Late Payments Causing Problems For Small Firms

Late Payments Causing Problems For Small Firms

Maintaining a healthy cash flow is vital for organisations of any size. As soon as funds run down, problems can arise. It is no surprise then that bosses tend to lose their patience when they have to chase late payments. In some cases, bosses contact solicitors online to help with debt recovery.

Getting legal solicitors involved can help companies to recover more money, and it also makes managers’ lives easier. Rather than focussing on chasing the cash owed to them, they can devote their time to getting new business and performing other tasks.

Commenting on the issue of late payments, a recent Guardian article suggested that the credit crunch heralded a “new era of bad practices”. The publication remarked: “There’s no point running a business unless you get paid, but ensuring a client pays on time appears to be getting harder.”

It cited figures provided by payment company Bacs, which has been monitoring this issue since 2007. According to the firm, in the pre-recession days, small businesses were owed a combined total of around £16 billion in late or unpaid invoices. By 2011, this sum had risen to over £30 billion and it has not fallen below this level since.

The latest survey released by Bacs shows that small businesses in the UK are owed £30.2 billion. Also, nearly one million firms are suffering late payments.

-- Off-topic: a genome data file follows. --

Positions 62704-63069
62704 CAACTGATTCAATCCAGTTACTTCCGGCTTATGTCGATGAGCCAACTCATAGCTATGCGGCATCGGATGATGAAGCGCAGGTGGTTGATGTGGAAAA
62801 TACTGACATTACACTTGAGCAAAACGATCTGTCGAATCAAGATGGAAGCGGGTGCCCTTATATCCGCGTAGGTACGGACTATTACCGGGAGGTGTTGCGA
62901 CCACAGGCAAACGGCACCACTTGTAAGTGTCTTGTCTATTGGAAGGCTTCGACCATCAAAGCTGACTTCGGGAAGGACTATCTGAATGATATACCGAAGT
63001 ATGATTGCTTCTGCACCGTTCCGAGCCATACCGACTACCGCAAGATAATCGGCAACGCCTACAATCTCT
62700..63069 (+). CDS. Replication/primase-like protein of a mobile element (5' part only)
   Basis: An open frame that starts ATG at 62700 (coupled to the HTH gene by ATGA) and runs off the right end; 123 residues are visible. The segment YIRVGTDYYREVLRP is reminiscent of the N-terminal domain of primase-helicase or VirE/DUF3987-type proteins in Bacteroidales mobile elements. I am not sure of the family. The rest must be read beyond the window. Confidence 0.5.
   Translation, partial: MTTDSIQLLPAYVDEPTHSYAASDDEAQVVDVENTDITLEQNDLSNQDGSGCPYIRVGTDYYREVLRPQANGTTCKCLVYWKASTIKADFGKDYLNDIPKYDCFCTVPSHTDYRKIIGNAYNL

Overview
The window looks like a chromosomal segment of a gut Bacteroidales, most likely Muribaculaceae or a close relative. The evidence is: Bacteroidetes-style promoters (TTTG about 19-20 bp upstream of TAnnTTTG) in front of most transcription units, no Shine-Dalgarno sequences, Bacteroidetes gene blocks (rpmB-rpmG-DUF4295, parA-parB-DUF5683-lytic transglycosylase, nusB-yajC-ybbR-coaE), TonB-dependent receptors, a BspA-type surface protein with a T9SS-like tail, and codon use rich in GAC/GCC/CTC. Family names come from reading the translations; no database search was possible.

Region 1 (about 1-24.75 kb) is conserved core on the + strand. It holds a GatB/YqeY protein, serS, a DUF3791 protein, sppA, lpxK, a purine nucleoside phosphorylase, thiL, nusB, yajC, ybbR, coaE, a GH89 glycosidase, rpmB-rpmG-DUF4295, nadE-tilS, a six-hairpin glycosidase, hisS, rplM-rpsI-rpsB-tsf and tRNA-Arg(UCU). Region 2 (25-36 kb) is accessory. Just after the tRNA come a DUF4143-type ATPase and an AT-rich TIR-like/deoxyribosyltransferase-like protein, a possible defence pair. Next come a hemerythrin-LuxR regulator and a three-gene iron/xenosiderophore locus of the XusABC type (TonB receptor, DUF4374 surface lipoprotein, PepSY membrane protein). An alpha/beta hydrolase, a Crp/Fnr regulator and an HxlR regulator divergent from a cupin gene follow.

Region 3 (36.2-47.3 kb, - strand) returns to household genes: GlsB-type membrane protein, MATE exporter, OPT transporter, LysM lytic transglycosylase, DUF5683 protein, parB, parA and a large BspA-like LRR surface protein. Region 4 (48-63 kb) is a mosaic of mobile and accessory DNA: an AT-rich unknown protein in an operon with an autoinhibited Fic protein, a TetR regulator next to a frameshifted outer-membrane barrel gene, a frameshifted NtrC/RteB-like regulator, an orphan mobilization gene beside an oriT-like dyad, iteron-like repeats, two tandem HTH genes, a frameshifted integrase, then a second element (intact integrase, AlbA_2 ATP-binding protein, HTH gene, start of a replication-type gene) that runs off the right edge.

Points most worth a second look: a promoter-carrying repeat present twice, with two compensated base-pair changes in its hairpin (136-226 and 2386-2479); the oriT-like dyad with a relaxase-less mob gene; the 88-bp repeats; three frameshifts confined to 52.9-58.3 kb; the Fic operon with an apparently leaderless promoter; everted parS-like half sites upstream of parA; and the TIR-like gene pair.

One man who knows all about late payments is Arnab Dutt, the managing director of Texane. This small manufacturing business, which specialises in making polyurethane wheels for escalators, regularly suffers as a result of tardy payments. According to Mr Dutt, larger enterprises are the worst culprits.

He remarked: “Big PLCs continue to use small businesses as an alternative to banks and they should be named and shamed.”

According to the businessman, small firms lack the power to take on big corporate organisations. He wants to see a regulator brought in for late payments. On this subject, he said: “I believe there should be a third party for whistleblowers to go to anonymously and provide evidence of late payment. Unless we name and shame them this will go on and businesses will go to the wall. It’s really damaging the UK economy.”

Mr Dutt is certainly not alone in his calls. Fellow businessman Jon Priest, who is the chief executive officer of market research firm SPA Future Thinking, noted that while small clients tend to be “pretty good payers”, larger enterprises will often only offer 90-day payment terms.

He also suggested that big companies are well versed in stalling tactics. On this topic, he commented: “If there’s an error or a query with an invoice, they won’t inform you until the 89th day. Then your invoice is put at the bottom of the pile and you can wait another 90 days.”

By turning to lawyers online to help them chase up late payments, bosses can make their lives that little bit easier. Also, they can send out a message to companies that it is not acceptable to leave debts unpaid.

About the Author – Anna Longdin is a freelance blogger who contributes regularly to a variety of legal websites, including Dutton Gregory LLP.